The “limited-range ICBM,” which had been under development in 1973, was operationally deployed in 1974. The missile, which may have been the DF-4/CSS-3, was capable of reaching all of Russia and part of Alaska. China was not expected, however, to have an operational full-scale ICBM until late in the 1970s. According to CINCPAC:
“The nucleus of the PRC strategic threat in the Pacific was its medium and intermediate range launchers. They could cover Soviet Far East targets or strategic U.S. bases in the Western Pacific. Three ICBM sites were under construction, but problems with the program indicated that a full-range ICBM would not be operational before at least 1977.”
As of 1974, China had deployed 51 surface-to-surface missile sites with 87 launchers, including three ICBM sites with five launchers, and 21 IRBM sites with 35 launchers. One nuclear test was conducted and military research and weapons production continued “at a moderate pace” with military capabilities continuing to improve. Although the Chinese Navy was limited to coastal defense, CINCPAC concluded that a “blue ocean” capability was under development, and added that, “the intent of a future high seas capability was in evidence.”
Overall, CINCPAC concluded that China’s long-range goal, rather than military dominance, was to “supplant” the influence of the Soviet Union and the United States in the Third World. The Chinese policy was to play off the U.S. against Russia, with the dominant factor being distrust and fear of the Soviets. CINCPAC stated that this policy explained China’s advocacy of NATO, its support of Pakistan against India, its encouragement of splits in the Warsaw Pact, and its toleration of the U.S. presence (military, economic, and political) in Asia.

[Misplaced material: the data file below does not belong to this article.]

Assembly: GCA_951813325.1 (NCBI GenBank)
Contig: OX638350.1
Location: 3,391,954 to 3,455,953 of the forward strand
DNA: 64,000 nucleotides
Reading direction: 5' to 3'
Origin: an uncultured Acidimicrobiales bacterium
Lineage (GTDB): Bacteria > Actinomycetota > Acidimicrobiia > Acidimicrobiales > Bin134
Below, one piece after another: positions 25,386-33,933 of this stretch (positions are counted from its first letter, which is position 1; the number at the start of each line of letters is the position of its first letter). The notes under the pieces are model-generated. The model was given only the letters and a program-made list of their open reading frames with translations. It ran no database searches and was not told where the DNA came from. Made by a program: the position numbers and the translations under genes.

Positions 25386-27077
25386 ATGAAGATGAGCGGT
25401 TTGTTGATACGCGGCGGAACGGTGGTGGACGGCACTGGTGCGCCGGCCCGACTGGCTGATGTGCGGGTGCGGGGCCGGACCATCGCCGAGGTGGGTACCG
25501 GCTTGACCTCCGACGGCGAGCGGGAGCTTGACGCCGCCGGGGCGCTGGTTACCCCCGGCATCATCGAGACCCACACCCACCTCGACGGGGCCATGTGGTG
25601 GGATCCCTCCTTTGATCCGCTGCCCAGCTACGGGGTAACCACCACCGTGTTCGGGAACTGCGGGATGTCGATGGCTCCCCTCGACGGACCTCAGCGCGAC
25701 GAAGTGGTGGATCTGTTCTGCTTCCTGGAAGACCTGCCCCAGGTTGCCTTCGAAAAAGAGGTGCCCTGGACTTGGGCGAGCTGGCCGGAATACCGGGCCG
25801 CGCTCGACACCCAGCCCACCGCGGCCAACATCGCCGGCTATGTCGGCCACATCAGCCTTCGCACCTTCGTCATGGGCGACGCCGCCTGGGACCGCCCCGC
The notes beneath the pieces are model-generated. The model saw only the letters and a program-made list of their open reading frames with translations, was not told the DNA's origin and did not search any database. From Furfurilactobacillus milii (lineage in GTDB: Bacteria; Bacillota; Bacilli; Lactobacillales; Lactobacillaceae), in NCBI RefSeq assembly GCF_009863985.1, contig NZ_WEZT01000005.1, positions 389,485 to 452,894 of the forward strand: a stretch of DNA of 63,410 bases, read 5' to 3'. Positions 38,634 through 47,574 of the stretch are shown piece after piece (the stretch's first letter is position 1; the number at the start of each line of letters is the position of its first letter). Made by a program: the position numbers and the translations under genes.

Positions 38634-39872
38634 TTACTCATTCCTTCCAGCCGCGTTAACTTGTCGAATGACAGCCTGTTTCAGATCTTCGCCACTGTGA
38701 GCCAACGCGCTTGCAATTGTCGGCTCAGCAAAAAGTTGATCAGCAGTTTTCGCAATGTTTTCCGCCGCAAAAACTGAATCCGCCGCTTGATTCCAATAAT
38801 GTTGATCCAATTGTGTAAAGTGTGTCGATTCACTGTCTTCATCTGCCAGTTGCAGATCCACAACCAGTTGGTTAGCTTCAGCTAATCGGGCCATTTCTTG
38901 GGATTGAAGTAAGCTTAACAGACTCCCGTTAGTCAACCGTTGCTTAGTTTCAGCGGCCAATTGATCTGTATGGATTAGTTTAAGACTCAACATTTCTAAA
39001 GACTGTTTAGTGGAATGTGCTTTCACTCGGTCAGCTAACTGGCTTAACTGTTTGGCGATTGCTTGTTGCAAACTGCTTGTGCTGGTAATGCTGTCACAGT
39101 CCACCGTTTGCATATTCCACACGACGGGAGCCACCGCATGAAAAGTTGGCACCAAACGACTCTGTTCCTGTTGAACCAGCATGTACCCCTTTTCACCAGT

Preparations for the withdrawal of U.S. forces from Taiwan continued. National Security Decision Memorandum 248 was issued in the spring of 1974 and ordered the removal of all nuclear weapons from Taiwan by the last half of calendar year 1974. As a result, the Quick Strike force at Tainan Air Base, consisting of the F-4 Phantom Commando Domino squadron, was removed along with its nuclear armament in July. A second and final F-4 squadron would be withdrawn by May 30, 1975.
Selected pages from the 1974 CINCPAC history are provided below:
Commander in Chief, U.S. Pacific Command, “CINCPAC Command History 1974,” September 25, 1975, Volume 1. Only selected pages. Partially declassified and released under FOIA. (1.15 MB)
Commander in Chief, U.S. Pacific Command, “CINCPAC Command History 1974,” September 25, 1975, Volume 2. Only selected pages. Partially declassified and released under FOIA. (0.17 MB)